Population in 2010: 4,139,022 • Employment in 2010: 1,913,039
Gross Value Added (GVA) per person in 2007: $33,558
Cleveland-Northeast Ohio is in economic transition and its successful reinvention will depend on redeploying historic assets to new competitive arenas.
Cleveland-Northeast Ohio is home to a $170 billion economy (as of 2008 in nominal dollars) that is anchored by the large Cleveland, Akron, and Youngstown metropolitan areas and encompasses several other smaller, but distinct, metropolitan, micropolitan, and rural areas. The region as a whole not only shares labor, capital, and supply markets but also a common history in steel, rubber, chemicals, and automotive assembly. Once a leader in this industrial/manufacturing-based economy, Cleveland-Northeast Ohio has seen its competitive advantages in this sort of production erode in the face of global competition. For decades, the region’s manufacturing base has been contracting, and, in recent years, the area’s productivity rate grew at less than half of the U.S. pace as it experienced some of the worst job losses in the nation. At the same time, Cleveland-Northeast Ohio’s legacy of strengths in its existing skilled manufacturing workforce, multiple top-ranked research institutions, relatively high patenting rates, and strong exporting performance hold out a tremendous opportunity for turning the regional economy to new pursuits in growth markets like clean energy, biosciences, and advanced materials.
To speed economic transformation, Cleveland-Northeast Ohio is using the metropolitan business planning approach to better connect targeted older manufacturing firms to the regional innovation infrastructure.
Given the urgency to revitalize Cleveland-Northeast Ohio, The Fund for our Economic Future, a unique partnership of more than 50 regional philanthropies, along with the region’s federally-funded Manufacturing Extension Partnership (MEP) affiliate, MAGNET, has convened an unprecedented collaboration of local governments, elected officials, businesses, civic leaders, research and education institutions, and engaged citizens to address regional challenges. Together, this group has embraced the discipline of “business planning” to strengthen the region’s existing and emerging industry clusters, enhance governance coordination, foster entrepreneurship, and develop talented workers to meet current and future demand. Now, nearly a year’s worth of community meetings, expert consultation, and deep analysis has yielded an interim work product that already includes scores of pages of market trend intelligence, extensive quantitative and qualitative analysis, and the development of a highly detailed change-initiative. An initial focus is the manufacturing sector, which still directly employs 17 percent of all workers in Cleveland-Northeast Ohio, indirectly drives over 45 percent of total regional employment, and contributes 18 percent to the state’s gross domestic product. While manufacturing remains crucial to the regional economy, the sector has lost the innovative edge necessary to compete in the future economy. In particular, Cleveland-Northeast Ohio’s estimated 1,600 small to mid-size manufacturing firms have typically focused on cutting costs to stay competitive rather than investing in their innovation capacity. It is a dynamic that must change.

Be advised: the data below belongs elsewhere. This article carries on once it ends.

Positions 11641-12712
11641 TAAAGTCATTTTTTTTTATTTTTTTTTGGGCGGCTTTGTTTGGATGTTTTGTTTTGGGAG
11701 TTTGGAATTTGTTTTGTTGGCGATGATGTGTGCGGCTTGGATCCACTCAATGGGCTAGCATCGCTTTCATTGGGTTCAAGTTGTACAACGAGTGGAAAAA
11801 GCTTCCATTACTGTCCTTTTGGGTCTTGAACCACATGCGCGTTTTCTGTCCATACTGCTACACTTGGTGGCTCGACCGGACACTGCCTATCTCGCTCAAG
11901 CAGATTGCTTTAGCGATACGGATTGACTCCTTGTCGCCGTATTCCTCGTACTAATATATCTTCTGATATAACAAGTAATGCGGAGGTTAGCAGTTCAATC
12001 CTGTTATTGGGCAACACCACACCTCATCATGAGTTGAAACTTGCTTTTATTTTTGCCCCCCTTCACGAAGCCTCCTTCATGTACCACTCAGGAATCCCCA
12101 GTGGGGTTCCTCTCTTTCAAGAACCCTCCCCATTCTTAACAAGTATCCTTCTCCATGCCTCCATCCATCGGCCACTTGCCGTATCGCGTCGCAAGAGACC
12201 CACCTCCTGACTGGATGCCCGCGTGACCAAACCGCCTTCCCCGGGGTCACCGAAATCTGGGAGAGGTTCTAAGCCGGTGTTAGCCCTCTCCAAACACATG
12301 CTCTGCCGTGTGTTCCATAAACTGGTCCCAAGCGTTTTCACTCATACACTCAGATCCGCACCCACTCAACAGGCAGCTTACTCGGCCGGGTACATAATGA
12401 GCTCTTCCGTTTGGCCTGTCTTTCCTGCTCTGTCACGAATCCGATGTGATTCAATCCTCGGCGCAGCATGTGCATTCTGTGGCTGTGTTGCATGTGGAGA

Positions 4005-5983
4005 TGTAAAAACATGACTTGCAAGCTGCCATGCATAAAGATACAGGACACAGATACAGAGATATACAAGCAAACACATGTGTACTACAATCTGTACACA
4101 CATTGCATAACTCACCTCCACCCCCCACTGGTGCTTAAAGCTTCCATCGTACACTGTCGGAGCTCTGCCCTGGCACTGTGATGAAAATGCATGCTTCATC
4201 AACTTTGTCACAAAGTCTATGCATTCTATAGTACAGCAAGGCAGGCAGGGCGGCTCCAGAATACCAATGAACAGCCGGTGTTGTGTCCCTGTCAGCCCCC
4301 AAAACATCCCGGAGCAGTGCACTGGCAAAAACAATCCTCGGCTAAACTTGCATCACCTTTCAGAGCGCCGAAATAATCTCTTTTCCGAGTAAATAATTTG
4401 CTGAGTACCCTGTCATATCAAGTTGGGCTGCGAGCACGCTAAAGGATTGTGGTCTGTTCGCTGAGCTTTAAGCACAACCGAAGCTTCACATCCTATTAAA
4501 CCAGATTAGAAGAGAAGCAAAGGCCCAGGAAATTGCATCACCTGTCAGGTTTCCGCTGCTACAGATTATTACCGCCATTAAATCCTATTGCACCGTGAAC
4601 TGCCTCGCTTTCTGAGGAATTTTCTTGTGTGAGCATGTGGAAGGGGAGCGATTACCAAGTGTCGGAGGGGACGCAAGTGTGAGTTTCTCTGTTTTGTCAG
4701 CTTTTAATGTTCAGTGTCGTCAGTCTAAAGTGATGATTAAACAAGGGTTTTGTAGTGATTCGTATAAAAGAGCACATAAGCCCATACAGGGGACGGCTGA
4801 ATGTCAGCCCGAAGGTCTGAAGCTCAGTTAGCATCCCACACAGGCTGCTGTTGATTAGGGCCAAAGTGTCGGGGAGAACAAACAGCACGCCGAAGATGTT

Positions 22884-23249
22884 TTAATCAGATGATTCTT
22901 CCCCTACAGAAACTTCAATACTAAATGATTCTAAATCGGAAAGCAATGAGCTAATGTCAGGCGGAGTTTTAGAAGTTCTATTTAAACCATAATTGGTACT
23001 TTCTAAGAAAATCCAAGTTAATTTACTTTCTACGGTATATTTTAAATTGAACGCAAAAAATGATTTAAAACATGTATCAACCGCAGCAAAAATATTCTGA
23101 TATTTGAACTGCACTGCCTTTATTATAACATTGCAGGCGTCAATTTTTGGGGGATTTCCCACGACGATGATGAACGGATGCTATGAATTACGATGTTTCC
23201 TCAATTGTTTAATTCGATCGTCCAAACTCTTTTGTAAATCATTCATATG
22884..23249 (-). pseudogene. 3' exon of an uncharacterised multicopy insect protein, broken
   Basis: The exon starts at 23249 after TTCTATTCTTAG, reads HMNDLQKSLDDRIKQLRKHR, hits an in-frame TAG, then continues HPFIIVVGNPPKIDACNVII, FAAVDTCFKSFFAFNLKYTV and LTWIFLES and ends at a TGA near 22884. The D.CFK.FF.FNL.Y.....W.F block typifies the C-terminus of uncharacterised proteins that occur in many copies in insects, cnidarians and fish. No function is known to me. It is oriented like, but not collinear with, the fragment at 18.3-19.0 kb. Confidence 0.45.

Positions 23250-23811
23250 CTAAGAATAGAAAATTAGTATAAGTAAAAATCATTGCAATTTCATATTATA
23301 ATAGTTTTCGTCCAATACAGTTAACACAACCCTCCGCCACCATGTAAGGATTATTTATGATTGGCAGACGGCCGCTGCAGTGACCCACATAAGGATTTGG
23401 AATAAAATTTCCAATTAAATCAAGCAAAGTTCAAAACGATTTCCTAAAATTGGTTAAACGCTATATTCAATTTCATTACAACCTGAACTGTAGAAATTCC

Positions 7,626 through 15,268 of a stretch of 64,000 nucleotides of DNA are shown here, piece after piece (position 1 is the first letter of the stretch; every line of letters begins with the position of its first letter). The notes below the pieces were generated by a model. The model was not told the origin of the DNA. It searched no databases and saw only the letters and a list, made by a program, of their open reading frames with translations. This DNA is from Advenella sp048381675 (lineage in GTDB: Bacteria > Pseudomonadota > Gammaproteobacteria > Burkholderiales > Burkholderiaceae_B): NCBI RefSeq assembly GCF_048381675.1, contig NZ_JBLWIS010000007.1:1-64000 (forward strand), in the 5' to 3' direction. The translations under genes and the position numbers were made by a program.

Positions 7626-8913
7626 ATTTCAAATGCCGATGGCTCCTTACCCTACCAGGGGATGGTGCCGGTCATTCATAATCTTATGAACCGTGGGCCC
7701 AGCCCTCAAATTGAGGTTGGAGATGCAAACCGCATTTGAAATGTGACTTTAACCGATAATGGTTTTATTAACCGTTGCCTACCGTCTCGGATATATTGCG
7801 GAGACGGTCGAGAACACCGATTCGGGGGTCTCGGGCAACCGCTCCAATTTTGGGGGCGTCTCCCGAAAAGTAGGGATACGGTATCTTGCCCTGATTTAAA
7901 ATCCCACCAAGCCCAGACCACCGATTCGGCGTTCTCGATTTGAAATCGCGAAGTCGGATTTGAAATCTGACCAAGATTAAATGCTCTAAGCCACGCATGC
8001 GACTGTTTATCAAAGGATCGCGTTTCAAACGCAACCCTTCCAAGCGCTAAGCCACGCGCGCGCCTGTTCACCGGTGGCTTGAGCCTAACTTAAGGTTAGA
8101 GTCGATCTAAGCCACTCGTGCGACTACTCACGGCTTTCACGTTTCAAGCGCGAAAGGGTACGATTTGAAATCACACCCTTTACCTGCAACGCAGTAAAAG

Hence Cleveland-Northeast Ohio’s major catalytic initiative: the proposed Partnership for Regional Innovation Services to Manufacturers (PRISM) will help transition older manufacturing firms to new high-growth markets.
Here, the challenge has been well defined. Many of Cleveland-Northeast Ohio’s “traditional” small to mid-size manufacturing firms have lost much of their ability to pursue new opportunities after years of cutting costs to respond to competitive pressures rather than investing in innovation-boosting activities. Therefore, Cleveland-area business, civic, and government leaders have together designed PRISM as a well-planned intervention to attack that problem, and embedded their plan in dozens of fine-grained pages of specific operational information, yearly financials, and return-on-investment estimates. As called for in these plans, PRISM will with carefully tailored interventions help the region’s small and mid-sized manufacturers better connect to and leverage the region’s existing innovation infrastructure by providing them with hands-on business planning and management assistance, marketing insights and analysis, and links to other relevant regional resources. In terms of execution, the initiative will be directed by MAGNET, the MEP entity, which will augment its decades of experience helping manufacturers with new and expanded capacity in market research, analytic tools, and partnership management. With PRISM’s high-quality assistance, many targeted firms in polymers, chemicals, and metals could translate well into such in-demand pursuits as global health, flexible electronics, transportation, and clean energy, among others.
PRISM’s implementation plan is ready to go, and a network of Cleveland-Northeast Ohio economic development and local government entities and officials is committed to helping the initiative effectively and efficiently execute its mission and services. The region’s business planning team, including regional and local government officials, is now engaging with federal and state government leaders and other private and civic stakeholders to acquire the policy, funding, and programmatic support and flexibility necessary to successfully launch PRISM and sustain its operations over the long-run. In this way a new sort of bottom-up collaborative push is aiming to restructure